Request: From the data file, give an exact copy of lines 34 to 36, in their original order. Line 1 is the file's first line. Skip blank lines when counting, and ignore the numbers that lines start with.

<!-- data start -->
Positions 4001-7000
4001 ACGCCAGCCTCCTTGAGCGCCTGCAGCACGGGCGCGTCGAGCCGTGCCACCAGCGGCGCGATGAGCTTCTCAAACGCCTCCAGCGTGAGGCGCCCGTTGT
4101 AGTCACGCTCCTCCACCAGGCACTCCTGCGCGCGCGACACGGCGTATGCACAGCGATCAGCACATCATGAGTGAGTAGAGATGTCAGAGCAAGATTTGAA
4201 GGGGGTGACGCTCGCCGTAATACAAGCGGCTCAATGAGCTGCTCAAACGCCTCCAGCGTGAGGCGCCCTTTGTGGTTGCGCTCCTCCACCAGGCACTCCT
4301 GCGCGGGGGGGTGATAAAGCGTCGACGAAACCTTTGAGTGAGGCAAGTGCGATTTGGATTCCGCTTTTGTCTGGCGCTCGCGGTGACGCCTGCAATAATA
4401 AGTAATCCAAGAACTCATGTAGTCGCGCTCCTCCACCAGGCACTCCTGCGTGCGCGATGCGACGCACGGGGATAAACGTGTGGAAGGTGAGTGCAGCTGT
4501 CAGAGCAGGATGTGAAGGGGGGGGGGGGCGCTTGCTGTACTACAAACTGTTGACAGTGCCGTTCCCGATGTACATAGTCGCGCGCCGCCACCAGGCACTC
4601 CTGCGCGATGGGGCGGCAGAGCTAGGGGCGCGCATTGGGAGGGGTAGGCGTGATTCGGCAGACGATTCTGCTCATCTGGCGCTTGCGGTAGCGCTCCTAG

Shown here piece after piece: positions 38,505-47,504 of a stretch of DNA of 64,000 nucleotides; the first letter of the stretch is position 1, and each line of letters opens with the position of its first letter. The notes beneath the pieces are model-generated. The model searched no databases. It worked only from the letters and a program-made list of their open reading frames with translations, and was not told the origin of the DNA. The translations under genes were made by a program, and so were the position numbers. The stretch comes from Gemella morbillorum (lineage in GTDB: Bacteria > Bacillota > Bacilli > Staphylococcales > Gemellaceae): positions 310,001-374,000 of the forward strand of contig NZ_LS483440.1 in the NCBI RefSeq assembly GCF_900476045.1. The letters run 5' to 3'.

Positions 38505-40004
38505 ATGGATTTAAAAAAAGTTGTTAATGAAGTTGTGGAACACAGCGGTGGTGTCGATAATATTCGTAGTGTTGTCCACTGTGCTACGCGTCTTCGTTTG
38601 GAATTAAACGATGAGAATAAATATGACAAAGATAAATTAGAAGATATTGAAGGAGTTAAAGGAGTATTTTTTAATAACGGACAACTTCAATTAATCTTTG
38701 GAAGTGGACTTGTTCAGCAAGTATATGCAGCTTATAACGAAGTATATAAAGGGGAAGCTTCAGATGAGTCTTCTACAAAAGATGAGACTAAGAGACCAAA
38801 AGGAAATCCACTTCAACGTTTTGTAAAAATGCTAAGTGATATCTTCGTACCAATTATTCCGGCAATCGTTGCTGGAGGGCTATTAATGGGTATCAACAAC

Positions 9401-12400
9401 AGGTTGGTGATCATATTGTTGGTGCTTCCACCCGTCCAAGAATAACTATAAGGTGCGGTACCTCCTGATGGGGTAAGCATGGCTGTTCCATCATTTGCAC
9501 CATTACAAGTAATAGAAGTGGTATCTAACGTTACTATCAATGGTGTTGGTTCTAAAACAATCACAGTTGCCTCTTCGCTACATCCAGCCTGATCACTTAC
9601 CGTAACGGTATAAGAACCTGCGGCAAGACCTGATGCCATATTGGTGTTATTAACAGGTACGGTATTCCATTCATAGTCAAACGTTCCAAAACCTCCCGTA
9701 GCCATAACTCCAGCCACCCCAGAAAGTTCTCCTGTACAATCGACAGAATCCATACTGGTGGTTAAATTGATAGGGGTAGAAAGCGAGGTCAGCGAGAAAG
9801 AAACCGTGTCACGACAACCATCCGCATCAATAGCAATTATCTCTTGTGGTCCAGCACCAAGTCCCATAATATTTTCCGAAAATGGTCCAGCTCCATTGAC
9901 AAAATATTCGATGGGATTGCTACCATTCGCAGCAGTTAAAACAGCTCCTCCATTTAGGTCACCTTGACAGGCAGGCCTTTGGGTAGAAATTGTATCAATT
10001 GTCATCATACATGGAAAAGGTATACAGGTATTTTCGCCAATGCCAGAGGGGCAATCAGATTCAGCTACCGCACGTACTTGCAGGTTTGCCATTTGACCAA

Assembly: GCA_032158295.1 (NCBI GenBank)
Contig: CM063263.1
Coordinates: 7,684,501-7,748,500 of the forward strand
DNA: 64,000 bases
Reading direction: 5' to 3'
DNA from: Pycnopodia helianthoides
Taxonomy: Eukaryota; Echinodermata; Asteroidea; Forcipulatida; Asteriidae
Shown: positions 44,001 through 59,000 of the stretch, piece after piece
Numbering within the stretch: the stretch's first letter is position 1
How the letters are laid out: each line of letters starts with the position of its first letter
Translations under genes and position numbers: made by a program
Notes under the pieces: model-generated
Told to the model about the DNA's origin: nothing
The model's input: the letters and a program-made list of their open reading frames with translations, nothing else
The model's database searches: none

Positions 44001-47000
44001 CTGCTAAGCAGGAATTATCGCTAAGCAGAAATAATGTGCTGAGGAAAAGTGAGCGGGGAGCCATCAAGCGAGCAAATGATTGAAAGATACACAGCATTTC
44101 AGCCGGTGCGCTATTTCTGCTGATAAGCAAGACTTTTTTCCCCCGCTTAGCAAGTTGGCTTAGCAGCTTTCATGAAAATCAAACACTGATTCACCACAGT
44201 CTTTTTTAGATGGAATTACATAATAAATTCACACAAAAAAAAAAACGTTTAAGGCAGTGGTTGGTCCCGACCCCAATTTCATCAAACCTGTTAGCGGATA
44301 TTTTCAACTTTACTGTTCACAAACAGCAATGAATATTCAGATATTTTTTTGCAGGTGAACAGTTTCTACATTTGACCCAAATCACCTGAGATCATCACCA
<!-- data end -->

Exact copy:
Notes under the pieces: model-generated
Told to the model about the DNA's origin: nothing
The model's input: the letters and a program-made list of their open reading frames with translations, nothing else